German gross domestic product (GDP) grew by a surprisingly strong 0.7 percent in the fourth quarter of last year, compared with the previous three-months period, the National Statistics Office (Destatis) reported Friday.
The news stunned economists who had penciled in an average 0.3 percent of expansion for the final three months of 2014.
"After the robust start in the first quarter and subsequent weakness in the second and third quarters, the economy stabilized again towards the end of the year," Destatis said in a statement on its website.
Germans consuming more
The agency singled out strong consumer spending as the main growth driver, adding that investment was also positive, particularly in equipment and the building sector.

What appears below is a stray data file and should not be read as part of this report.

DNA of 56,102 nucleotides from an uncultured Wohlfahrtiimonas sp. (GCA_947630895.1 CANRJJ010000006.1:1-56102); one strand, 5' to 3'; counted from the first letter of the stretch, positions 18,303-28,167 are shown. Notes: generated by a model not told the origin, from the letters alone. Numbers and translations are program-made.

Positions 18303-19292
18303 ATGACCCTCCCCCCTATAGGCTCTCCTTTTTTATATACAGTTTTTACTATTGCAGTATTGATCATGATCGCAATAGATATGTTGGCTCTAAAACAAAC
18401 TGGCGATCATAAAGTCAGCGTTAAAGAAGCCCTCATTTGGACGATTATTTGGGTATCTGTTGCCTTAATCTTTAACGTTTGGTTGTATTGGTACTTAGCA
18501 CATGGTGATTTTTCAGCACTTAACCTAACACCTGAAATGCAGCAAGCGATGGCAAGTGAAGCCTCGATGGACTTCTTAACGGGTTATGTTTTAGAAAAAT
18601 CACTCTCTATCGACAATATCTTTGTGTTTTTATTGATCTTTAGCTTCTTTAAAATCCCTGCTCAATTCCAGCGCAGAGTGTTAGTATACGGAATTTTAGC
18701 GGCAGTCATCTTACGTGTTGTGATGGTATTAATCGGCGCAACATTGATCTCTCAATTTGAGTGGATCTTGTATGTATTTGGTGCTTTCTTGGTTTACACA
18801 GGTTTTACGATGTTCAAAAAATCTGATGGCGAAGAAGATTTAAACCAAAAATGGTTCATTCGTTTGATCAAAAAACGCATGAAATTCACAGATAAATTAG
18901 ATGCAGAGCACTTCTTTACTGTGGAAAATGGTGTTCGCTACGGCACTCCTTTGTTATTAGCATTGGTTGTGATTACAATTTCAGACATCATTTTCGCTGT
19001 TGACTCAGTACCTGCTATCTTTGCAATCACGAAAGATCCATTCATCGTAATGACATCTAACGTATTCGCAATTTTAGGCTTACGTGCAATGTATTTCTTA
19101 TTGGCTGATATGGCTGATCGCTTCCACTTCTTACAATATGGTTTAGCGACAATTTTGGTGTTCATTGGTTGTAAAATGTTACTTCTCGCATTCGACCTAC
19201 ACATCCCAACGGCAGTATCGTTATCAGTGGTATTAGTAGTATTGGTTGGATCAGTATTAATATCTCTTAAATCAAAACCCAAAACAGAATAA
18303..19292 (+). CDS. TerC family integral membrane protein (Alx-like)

The positive Q4 result brought full-year GDP expansion to 1.6 percent, up from an earlier estimate of 1.5 percent.
"That's quite impressive indeed," UniCredit Chief Economist Andreas Rees told Reuters. "It's not only private consumers spending more because of lower energy costs, record-high employment and rising wages; companies too are showing a greater willingness to invest more."
Also on Friday, the European statistics office, Eurostat, reported the eurozone posted 0.3-percent growth in the fourth quarter of 2014.
Topping the table was Estonia where the economy expanded by 1.1 percent. Cyprus, Finland and Greece were the only euro area nations in negative territory.
For the whole of 2014, the eurozone showed 0.9-percent growth, Eurostat said in its report.
hg/bea (Reuters, AFP)